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My Life as a Sexy Sonic

Meet Manzi DeYoung, whose pictures surface pretty high in the Google Image results for “Sexy Sonic.”
February 13, 2015, 7:35pm
All photos by Greg De Stefano / Manzi DeYoung

With respect to Ms. Kardashian, to break the internet, you must become it. Manzi DeYoung, pictured above, isn't dressed as a Sexy Sonic; she's dressed as the surprisingly ubiquitous and durable Sexy Sonic fan-art.

The Los Angeles-based costumer/fabricator conceived of the costume for an "internet-themed costume party" with her friends, who are "all big nerds like me and don't know how to throw a party with costumes," she told me over the phone.

"Sexy Sonic" fits the theme pretty perfectly because Sexy Sonics have been with us for the entirety of the internet, and perhaps always will be, no matter how bad Sonic games get—and Manzi tells me that "all of the recent games are laughably awful."

The costume also fits into a well-known trope for cosplayers and convention attendees and college students—the sexy version of the unsexy thing. To be fair, as the internet teaches, there's no actual objective standard of sexiness, and Manzi's own costume version of "Gadget" from the show "Chip and Dale Rescue Rangers," which wasn't designed to be "Sexy Gadget" or anything, but it still brought out confessionals from guys at Wondercon who had childhood crushes on the cartoon mouse. All the same, "sexy costumes get attention no matter what," Manzi said of the convention world, "that's why people do 'Sexy Bane' or whatever. It's hilarious, but it works."

"Everything from 'ugh—a sexy girl? I bet she doesn't even play Sonic,' to like, every variation of 'Gotta Go Fast' sexual innuendo."

And after the costume party, Manzi and her friend Greg De Stefano, a photographer, decided to kick it up a notch and see just how far Sexy Sonic could go.

"So I rebuilt the costume, and he built this backdrop of Green Hills Zone pixeled hills and a little astroturf stage. It became a more elaborate thing once we decided to shoot it," she said. "So before it was sort of a joke costume to something more than that—although it's still sort of a joke costume—it's just also more than that."

Photo: Greg De Stefano/Manzi DeYoung

Even with the most cursory knowledge of the internet, you can guess how popular the pictures were. The slightly-more-informed will know what kind of reactions they got.

"It got a lot of traction on Reddit, was on 'Escapist' and on blogs and we basically predicted what comments I'd get, and we got them," Manzi said. "Everything from "ugh, a sexy girl? I bet she doesn't even play Sonic, to like, every variation of 'Gotta Go Fast' sexual innuendo. It's exactly what we thought would happen."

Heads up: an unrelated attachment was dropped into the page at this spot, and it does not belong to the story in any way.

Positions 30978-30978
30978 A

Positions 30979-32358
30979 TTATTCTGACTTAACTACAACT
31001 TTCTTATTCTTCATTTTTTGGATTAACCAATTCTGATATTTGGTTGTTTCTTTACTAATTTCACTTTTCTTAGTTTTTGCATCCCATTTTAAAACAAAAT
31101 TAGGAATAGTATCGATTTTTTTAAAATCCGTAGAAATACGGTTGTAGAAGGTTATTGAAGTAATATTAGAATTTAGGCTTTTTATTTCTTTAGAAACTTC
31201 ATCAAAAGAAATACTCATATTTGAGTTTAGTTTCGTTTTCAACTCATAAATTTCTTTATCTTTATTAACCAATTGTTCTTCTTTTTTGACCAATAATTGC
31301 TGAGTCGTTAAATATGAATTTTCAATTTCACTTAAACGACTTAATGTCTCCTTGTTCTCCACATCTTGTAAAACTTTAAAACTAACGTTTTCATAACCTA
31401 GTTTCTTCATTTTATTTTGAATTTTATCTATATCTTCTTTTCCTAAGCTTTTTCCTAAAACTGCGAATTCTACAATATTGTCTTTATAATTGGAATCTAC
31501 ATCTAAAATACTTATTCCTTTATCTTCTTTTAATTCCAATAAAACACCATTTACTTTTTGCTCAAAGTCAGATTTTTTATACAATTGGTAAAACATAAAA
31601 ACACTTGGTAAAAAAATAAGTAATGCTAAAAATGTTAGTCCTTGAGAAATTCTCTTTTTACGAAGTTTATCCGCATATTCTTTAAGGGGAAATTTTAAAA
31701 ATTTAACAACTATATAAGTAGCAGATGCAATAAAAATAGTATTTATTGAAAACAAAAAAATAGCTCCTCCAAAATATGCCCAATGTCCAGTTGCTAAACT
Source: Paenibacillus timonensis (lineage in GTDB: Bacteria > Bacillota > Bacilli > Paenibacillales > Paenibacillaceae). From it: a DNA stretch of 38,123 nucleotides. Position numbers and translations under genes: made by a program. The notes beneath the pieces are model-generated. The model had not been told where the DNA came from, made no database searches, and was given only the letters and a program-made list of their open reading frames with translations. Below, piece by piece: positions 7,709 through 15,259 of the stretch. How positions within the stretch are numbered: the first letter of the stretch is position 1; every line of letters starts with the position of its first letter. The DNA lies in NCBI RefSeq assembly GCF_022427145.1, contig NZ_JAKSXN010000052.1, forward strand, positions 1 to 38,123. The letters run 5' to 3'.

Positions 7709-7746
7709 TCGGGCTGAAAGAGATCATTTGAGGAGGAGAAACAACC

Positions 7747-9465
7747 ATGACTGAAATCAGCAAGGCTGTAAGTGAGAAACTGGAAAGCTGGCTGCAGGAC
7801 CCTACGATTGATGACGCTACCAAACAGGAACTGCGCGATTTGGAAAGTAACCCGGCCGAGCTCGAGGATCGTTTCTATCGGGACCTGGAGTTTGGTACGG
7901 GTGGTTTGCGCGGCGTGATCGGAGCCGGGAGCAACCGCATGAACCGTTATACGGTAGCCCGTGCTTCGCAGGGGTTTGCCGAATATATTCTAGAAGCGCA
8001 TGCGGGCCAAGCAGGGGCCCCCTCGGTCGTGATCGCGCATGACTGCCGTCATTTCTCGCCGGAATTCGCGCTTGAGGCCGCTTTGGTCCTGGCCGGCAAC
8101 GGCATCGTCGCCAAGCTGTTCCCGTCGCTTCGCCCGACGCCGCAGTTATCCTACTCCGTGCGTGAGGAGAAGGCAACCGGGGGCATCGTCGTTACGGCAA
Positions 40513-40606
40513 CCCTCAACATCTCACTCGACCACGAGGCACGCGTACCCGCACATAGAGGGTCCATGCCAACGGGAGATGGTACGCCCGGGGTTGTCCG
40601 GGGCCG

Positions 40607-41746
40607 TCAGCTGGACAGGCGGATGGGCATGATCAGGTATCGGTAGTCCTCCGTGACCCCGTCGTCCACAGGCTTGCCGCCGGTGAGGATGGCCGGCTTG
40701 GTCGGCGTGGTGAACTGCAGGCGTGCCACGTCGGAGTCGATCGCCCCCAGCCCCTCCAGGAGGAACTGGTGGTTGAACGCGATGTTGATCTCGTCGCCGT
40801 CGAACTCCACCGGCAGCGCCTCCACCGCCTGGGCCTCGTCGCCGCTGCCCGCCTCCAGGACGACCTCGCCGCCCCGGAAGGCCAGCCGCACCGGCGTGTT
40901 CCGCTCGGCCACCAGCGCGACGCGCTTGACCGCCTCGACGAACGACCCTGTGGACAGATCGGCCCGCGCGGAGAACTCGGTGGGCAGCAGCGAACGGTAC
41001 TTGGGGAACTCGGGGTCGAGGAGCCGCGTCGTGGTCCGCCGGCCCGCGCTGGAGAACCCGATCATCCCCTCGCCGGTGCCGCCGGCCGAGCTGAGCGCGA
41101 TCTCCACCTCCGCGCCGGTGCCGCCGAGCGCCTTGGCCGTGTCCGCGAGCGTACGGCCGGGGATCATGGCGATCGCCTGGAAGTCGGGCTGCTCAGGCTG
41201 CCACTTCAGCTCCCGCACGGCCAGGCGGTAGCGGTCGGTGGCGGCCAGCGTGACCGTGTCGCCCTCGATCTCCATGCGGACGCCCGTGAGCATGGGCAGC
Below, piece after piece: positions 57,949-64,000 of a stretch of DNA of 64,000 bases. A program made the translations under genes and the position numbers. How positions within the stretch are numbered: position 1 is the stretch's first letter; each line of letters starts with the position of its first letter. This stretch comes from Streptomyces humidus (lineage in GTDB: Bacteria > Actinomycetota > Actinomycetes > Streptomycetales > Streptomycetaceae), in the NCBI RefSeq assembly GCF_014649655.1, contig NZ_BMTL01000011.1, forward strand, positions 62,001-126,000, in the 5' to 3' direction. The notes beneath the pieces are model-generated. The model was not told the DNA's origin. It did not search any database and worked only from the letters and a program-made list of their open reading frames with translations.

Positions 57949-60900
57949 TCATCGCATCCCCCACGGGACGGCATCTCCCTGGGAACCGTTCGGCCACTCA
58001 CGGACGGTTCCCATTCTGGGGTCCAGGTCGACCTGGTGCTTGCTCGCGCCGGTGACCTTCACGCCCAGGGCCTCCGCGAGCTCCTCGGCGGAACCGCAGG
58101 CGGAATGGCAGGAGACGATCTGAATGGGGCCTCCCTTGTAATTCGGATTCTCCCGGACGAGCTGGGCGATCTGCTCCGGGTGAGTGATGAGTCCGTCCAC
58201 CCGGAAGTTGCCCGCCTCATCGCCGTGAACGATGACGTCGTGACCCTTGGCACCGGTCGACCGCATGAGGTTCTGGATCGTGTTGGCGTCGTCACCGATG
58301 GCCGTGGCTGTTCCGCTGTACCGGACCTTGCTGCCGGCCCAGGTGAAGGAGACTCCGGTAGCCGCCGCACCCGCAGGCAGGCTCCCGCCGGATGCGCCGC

For whatever its worth, this semi-ironic distance kept it from ever getting weird for Manzi. "It was hilarious because it was predictable," she said.

Manzi's pictures surface pretty high in the Google Image results for "Sexy Sonic" which makes me wonder if for all her and Greg's detached, semi-sociological interest in sexy Sonic art, the pictures still became exactly that.

Photo: Greg De Stefano/Manzi DeYoung

Of course, Art historians and 12-year-olds with Deviant Art accounts are free to debate when an homage turns into the thing-itself, but after spending quite a bit of time wading into the world of Sexy Sonic fan-art—a trip that has probably put my IP on several watchlists, and made me question my own sanity—I'm too tired to go meta.

Pull: "I wish I could explain it, because I'm a Sonic-fan-art fan, but the main reason at this point is just disbelief that they're still going as much as they are."

And for whatever its worth, becoming a sexy Sonic doesn't give you any more insight into the phenomenon, which was the original reason I had called her in the first place.

"I wish I could explain it, because I'm a Sonic-fan-art fan, but the main reason at this point is just disbelief that they're still going as much as they are," she said. "I wish I had an explanation for you."

As fetishes proliferate, a certain amount of "chicken and the egg" consideration is happening.

"Internet enabled a previously unseen diversification of genres and attitudes toward the representation of sex," Paolo Pedercini told me. He teaches a class on "Internet Resistence" at Carnegie Mellon, and was telling me why the syllabus required students to invent, at least theoretically, a new porn genre. "I think it's worth wondering if this diversification is breaking down the normativity of mainstream porn, if it's affecting the production of desire, and enabling new forms of sexuality."

Manzi remained incredulous that anyone could find Sonic the Hedgehog at all exciting, but given the pictures' popularity on a subreddit "/r/girlswithneonhair", I suspect the whole Sonic thing is beside the point.

I doubt this is a new form of anything, which is maybe true of every sexy costume, from Halloween to Bane. Ironic distance or not, if you check enough of the old normative boxes, it's a winner. Some base impulses resist irony no matter how obvious. Whether it breaks or not, this still remains the internet's not-so-secret weakness.